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CHEFFILT - Editorial




Author: Dmytro Berezin
Tester: Sergey Kulik
Editorialist: Kevin Atienza


Dynamic programming


Chef has an image $S$ consisting of just $10$ pixels in a row. Each pixel is either black or white. There are $N$ filters, where each filter is a string of length $10$ consisting of + and - characters. If a particular filter is applied, then all pixels corresponding to +s in the filter will get flipped.

How many different subsets of the filters will turn the image into an all-black image?


We can replace images and filters with binary numbers of at most $|S|$ bits, where "white" and + correspond to $1$. In this representation, there are $2^{|S|}$ distinct filters and $2^{|S|}$ distinct images, $0 \ldots 2^{|S|}-1$, and applying a filter means simply performing a bitwise-XOR with the filter on the image.

Let $c_i$ be the number of filters $i$ present in the input. Define $f(i,j)$ be the number of ways to turn the image $j$ into an all-black image (i.e. image $0$) using only the first $i+1$ distinct kinds of filters. We can compute $f(i,j)$ using dynamic programming. The following is a recurrence for $f(i,j)$: $$f(i,j) = \begin{cases} [j = 0] & \text{if $i = -1$} \\\ f(i-1,j) & \text{if $i \ge 0$ and $c_i = 0$} \\\ \left[f(i-1,j) + f(i-1,j\oplus i)\right]2^{c_i-1} & \text{if $i \ge 0$ and $c_i > 0$} \end{cases}$$ The answer is simply $f(2^{|S|}-1, S)$. (where $|S|$ is not the absolute value, rather it is the length of the original input string. In this problem this value is always $10$.)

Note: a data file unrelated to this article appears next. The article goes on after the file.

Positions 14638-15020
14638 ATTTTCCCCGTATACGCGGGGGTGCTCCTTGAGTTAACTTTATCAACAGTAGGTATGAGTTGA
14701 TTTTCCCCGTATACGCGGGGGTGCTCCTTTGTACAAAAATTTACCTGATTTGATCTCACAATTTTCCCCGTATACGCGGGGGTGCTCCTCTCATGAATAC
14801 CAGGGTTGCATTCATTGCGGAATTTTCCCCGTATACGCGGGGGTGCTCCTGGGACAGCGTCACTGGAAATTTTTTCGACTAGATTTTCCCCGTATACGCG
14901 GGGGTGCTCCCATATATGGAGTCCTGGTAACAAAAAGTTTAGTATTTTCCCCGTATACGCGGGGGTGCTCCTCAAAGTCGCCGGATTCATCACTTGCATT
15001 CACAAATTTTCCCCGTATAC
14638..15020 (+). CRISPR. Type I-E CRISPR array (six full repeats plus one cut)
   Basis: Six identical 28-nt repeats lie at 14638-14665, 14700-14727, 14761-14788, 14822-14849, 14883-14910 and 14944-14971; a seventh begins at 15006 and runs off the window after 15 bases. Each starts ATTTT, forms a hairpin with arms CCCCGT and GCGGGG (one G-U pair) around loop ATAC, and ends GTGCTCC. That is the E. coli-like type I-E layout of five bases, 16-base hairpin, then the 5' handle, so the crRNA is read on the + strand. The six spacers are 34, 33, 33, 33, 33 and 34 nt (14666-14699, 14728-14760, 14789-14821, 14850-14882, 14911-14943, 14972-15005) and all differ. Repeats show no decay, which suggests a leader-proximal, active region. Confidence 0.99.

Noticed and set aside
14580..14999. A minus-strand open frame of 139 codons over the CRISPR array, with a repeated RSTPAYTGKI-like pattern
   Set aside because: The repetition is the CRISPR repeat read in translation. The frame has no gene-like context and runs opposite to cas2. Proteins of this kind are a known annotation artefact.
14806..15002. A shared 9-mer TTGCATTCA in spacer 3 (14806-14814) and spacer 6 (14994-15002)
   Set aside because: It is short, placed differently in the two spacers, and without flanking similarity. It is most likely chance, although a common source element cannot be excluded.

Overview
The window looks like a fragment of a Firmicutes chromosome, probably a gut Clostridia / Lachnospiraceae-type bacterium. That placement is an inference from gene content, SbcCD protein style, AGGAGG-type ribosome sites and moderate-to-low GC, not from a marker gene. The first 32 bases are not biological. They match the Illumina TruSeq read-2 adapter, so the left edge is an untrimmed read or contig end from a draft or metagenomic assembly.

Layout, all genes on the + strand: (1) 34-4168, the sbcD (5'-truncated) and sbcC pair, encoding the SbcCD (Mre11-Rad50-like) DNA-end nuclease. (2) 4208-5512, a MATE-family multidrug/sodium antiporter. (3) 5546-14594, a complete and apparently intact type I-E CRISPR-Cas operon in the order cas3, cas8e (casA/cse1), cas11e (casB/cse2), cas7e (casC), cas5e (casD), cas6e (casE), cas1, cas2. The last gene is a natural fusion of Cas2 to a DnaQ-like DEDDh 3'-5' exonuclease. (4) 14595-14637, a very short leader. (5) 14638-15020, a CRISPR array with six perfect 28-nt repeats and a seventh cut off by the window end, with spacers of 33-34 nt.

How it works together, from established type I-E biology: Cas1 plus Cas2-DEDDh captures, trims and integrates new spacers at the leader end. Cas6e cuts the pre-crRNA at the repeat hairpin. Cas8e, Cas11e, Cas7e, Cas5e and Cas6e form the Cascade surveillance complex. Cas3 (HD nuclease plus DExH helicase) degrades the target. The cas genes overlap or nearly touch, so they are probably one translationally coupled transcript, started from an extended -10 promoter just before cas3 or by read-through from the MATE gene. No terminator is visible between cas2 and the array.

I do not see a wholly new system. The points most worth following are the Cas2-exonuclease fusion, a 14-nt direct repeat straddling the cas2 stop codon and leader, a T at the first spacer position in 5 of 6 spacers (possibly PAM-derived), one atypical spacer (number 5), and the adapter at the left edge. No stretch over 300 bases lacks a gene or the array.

Since there are around $4^{|S|} \le 1.05\times 10^6$ possible arguments to $f$, we can tabulate $f(i,j)$. If the entries of this table is filled in order of increasing $i$, then we'll be able to compute all entries in just $O(4^{|S|})$ time.


The problem can be stated in terms of binary strings. An "image" and a "filter" is really just a binary string of length $10$. So let's say we replace "white" and "+" with $1$, and "black" and "-" with $0$. Then:

  • The initial image $S$ can be represented as an integer from $0$ to $2^{10}-1$.
  • The all-black image is simply image $0$.
  • A filter $F$ can be represented as an integer from $0$ to $2^{10}-1$.